X-Message-Number: 4493
From:  (Thomas Donaldson)
Subject: Re: CryoNet #4488 - #4490
Date: Sat, 10 Jun 1995 13:57:57 -0700 (PDT)

Hi again!

To Mr. Davidson: 

Unfortunately the recent emphasis on Nanotechnology has dropped from discussion
many topics extremely relevant to what you say. For instance, in terms of 
providing a head with a body, there's a lot of reason to believe that with a
fully developed (!) theory of growth and development that will prove to be an
easy task. (Growth and development deals with the issue of just how a whole 
animal or plant is created from the genes and a single cell. Whenever someone
prattles to you about the genetic revolution, remember that we still don't 
understand, and still lack the ability to control, growth and development, 
without which the DNA is meaningless). A full control of growth and development
would go much farther than just controlling aging; it would make it a common
easy task to regrow a body from a head.

Furthermore, a second important issue that has dropped out of discussion is the
work (going on RIGHT NOW) towards finding ways to mitigate, delay, reverse,
and generally fix the damage caused by periods of ischemia, hypoxia, etc with
little or no circulation. This damage does occur to our brains, and may well
(given the problems of getting to a patient in time) happen to many cryonics

patients. One of the more outstanding instances of this work was a 
demonstrationby KA Hossmann and S Sato (published in SCIENCE 169(375) 1970) that
brains of
cats and monkeys could be revived if deprived of blood and kept at normal 
temperatures for up to one hour. This was an experiment under controlled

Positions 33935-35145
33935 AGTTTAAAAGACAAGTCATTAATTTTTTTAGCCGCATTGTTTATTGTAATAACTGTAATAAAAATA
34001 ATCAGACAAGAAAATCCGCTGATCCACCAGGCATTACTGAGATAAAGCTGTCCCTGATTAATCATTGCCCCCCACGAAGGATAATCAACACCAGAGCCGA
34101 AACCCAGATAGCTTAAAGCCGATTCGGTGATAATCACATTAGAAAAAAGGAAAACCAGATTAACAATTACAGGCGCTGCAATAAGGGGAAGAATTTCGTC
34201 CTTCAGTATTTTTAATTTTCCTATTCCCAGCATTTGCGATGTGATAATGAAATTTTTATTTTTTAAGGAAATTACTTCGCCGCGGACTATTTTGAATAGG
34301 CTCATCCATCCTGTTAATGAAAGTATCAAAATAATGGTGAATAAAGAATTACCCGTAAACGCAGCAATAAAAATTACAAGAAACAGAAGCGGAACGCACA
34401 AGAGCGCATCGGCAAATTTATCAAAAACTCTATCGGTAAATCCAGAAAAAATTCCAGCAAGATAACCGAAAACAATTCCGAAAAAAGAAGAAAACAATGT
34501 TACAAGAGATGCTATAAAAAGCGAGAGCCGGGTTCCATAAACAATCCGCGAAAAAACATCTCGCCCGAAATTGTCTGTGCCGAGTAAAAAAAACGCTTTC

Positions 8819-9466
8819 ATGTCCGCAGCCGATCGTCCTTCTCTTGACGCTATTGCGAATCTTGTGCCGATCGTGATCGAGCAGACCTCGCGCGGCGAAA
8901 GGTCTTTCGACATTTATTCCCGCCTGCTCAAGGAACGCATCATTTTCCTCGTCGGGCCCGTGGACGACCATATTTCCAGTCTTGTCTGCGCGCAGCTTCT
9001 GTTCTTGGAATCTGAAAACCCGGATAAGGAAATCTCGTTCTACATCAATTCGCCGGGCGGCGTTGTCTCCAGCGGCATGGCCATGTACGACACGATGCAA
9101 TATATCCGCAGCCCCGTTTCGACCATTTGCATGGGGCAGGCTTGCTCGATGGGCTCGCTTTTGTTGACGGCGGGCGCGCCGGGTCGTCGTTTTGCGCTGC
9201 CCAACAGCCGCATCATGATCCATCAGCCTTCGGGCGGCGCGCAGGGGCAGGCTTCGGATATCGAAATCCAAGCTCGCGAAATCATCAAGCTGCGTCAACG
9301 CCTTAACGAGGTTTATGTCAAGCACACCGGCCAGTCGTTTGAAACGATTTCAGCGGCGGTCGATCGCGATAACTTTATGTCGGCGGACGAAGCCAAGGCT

conditions, and clinical conditions are never so controlled. As I understand it,
with expert attention, it has been possible to bring people back completely 
after 15 minutes (3 times the old 5 minute limit). A lot of work still goes on
to lengthen that period.

Neither of these subjects (and I have only touched on them here!) deserve to be
ignored, as seems to have happened not only on the Net but in cryonics
literature since that time. Both are critical to our hopes for revival,
Nanotechnology or not. After all, nanotechnology of any kind is only a way to
manipulate things. If we don't know what we're doing in the first place, it
provides us with lots of ways to do lots of damage. Not only that, but work on
both development and revival from "death" suggest (and I believe would suggest 
to anyone who reads more into both subjects) that a LOT of repair can be best
done by these means.

As for survival of reflexes etc, you may well be right. The spinal cord and 
nerve collections just above it do play many significant roles. I will say,
though, that if I can regrow my spinal cord (and of course the rest of my 
body) I will NOT be in the position of a paraplegic. It would be more that I
would have to relearn some body skills which I knew before.. Whether our brain
memories would help that I don't know, but after all, we'll already have to
learn a good deal. If people don't type anymore but do something else, then we
will have to learn new reflexes and skills, too. I also think that in present
conditions preservation as a neuropreservation patient is much safer: Dora 
Kent would be gone now if she had wanted to take her body along.

You may choose differently, and there IS some good reason on your side. I have 
decided to be a neuro because I have decided that any extra learning I might
have to do would not be a heavy extra burden.

To Doug Platt:

I'm not so sure that people aren't interested. I know I was VERY interested
in Mike's report, and wrote an email to him right after reading it. I will
say, though, that I have no actual evidence that I'm not unusual that way.
And yes, I think there are cryonicists who treat it as the same kind of 
consoling fantasy that others treat religion. I sincerely hope they don't
actually get in the way of the rest of us. May be net actually helps by
providing an outlet for such reactions.

			Best and long long life,

			Thomas Donaldson

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